After a few minutes , I sat down and went over the list. 6000bt for the setout. I just finished doing it, lol. He saw all the markings on the walls.I I let him know I was happy with his work but this was over the top by a big margin. After much discussion , he said he made a few mistakes and would come back with a revised schedule.
When he arrived , he had a builder friend with him. He was obviously going to handball to a mate. Neither of them really understands plans, I guess they thought lock in the client and then do it their way anyhow. Sometimes the glazed look tells you everything.
He quoted ist flr slab 150,000 which included buying the frame work material then inflated it by 20% for roof slab. If he was going to reuse the formwork, it should be cheaper. In the end , the quote was riddled with inconsistencies. I had a good laugh.
Ok, if he isn't interested in doing the job at a reasonable rate, next.

I got prices on rebar at a local 160bt RB12, 270bt RB16, 490bt RB20 all at SD40 . That equates to about 160,000bt for the whole build. yes I made lists and lots of little sketches of all the cage details and lengths required. The slabs are 36m3 down stairs , 23m3 first flr, 20m3 roof. The beams and columns are 17m3 for all three. that's 130m3 total. I estimate 200,000-250,000bt. So its about 400,000 base material plus labour. I still have to factor in form work, precast concrete planks and other essentials I have left out. Excavator cost is around 3000bt per day. About half a days work. Havent found a pump yet.

My worst case scenario for the slabs was 600,000bt material and labour, give or take 20%, that's 720,000bt. 420,000 materials and 300,000 labour. A long long way from 2,000,000. which equates to 25,000bt per day for two months labour and profit. (2,000,000 -500,000bt). or 10 guys at 2500bt per day each for two months. it just brings into sharp focus how much they think they can put one over us. I estimate 3 guys 6 weeks to roll the cages. probably from Myanmar at 250bt/day. 3 guys two days to frame up gnd florr, a week for each of the above slabs. 4 guys per day for three slab pours. Supervisor should be happy with 1500bt per day for 6 weeks total. I make that about 130,000bt even at 300bt per day. I am sure there are other costs there I haven't calculated, but it cant be too much more than 50,000bt .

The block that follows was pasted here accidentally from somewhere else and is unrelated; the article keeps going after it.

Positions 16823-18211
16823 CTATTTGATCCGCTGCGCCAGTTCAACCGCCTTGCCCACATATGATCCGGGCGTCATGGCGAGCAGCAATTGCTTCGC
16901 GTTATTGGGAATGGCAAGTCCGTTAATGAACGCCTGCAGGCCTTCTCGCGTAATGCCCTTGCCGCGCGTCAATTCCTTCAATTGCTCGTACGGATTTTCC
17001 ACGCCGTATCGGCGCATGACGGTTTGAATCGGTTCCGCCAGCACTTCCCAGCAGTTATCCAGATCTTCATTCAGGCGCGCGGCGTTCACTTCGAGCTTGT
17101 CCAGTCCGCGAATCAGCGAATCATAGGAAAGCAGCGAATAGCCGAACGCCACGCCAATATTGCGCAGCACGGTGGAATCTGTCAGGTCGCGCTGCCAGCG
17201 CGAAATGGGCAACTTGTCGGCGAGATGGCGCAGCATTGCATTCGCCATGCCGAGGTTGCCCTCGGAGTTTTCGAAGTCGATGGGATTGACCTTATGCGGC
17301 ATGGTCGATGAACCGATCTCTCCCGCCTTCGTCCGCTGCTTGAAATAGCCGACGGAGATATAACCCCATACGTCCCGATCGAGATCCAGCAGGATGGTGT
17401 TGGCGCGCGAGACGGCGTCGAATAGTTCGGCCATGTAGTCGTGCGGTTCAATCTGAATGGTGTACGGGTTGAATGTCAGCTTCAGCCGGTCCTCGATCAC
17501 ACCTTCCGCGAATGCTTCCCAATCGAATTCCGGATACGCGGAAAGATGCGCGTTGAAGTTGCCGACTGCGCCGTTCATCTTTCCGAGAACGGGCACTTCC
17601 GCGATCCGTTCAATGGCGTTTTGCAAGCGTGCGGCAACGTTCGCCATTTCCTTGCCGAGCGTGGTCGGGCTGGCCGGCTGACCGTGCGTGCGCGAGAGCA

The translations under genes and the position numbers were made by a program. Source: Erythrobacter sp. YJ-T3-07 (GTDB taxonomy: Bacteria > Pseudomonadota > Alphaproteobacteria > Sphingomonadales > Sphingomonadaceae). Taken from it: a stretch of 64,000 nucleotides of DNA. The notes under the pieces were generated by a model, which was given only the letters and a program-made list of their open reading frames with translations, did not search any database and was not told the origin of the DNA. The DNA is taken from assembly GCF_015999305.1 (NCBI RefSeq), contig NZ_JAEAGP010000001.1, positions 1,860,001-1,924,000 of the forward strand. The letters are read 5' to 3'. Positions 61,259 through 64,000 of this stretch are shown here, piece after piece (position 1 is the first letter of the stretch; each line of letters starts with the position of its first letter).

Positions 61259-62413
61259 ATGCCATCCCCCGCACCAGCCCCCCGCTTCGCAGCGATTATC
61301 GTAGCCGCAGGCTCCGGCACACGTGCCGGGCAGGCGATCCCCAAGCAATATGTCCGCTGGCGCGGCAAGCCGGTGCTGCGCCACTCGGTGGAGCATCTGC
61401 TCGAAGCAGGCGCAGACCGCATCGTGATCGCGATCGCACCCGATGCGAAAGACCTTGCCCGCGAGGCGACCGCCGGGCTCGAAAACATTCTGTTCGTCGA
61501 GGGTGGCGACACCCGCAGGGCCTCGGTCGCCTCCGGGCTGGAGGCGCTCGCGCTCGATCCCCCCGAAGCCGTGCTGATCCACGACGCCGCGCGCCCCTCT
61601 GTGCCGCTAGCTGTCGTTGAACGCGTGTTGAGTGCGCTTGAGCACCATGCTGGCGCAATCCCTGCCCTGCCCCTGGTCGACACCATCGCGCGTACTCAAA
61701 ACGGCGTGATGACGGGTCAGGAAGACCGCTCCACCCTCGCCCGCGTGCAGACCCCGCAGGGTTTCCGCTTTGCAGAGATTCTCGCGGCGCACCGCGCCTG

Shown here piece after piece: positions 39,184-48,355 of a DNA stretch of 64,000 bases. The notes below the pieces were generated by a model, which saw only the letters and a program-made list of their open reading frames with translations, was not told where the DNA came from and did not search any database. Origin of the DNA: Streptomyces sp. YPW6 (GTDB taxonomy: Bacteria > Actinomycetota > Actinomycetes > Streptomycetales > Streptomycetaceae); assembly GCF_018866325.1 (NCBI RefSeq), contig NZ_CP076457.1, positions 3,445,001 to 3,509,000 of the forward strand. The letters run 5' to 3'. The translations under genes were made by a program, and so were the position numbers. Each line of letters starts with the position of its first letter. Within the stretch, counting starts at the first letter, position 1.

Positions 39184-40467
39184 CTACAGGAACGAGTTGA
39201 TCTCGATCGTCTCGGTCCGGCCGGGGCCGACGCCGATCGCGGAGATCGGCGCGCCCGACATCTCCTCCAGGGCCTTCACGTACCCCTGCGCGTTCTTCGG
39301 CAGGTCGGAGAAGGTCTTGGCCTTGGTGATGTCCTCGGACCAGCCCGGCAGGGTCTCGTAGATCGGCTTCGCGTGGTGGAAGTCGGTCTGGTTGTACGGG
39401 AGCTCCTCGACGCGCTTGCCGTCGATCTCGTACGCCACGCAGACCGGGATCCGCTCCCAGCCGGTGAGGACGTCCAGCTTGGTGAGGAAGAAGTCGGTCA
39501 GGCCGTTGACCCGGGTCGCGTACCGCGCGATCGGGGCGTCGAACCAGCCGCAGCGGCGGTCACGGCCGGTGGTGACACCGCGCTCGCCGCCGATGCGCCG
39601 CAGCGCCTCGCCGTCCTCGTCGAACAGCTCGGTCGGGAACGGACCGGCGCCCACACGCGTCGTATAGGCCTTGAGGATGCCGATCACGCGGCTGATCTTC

The challenge is whether I can achieve my budget. I fully expect to pay a profit margin, but not that much, lol. I think 20% over run on my estimates, 850,000, is a realistic cost, but as the builder, my job is to push it down hard.
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Re: Building in chiang mai

Postby Andyfteeze » Wed Nov 02, 2016 5:57 pm

The build has hit a hurdle , but thankfully before I spent money.
I just built a massive spread sheet and went all over chiang mai looking at prices for concrete and steel. My grand total cost of material for three slabs is 600,000BT. the only things I haven't accounted for are form work and labour. I actually discovered a place that sells and hires form work.
First builder quoted me 2,000,000. The second quoted me "cant build for less than 3,000,000bt". That's for three slabs ONLY. So my wife and I sat down and had a discussion.
Is this house really what we need? Is it a little too big for us? If we scale back how much less will we be spending?

At the end of it all, we decided to come up with some thing a little smaller. So its ego left at the front dr. :oops:
Its great aiming high, but maybe I overdid it. It could have been "Andy's folley" in grand designs, lol.

I still intend to build using more modern materials. Just this time , I will concentrate more on cleverer/simpler construction techniques than out right perfection.
I already have rough sketchs, but I will take a few days to digest the design before I post them. The good bit is, I will have approved plans ready in a couple of weeks after commissioning them.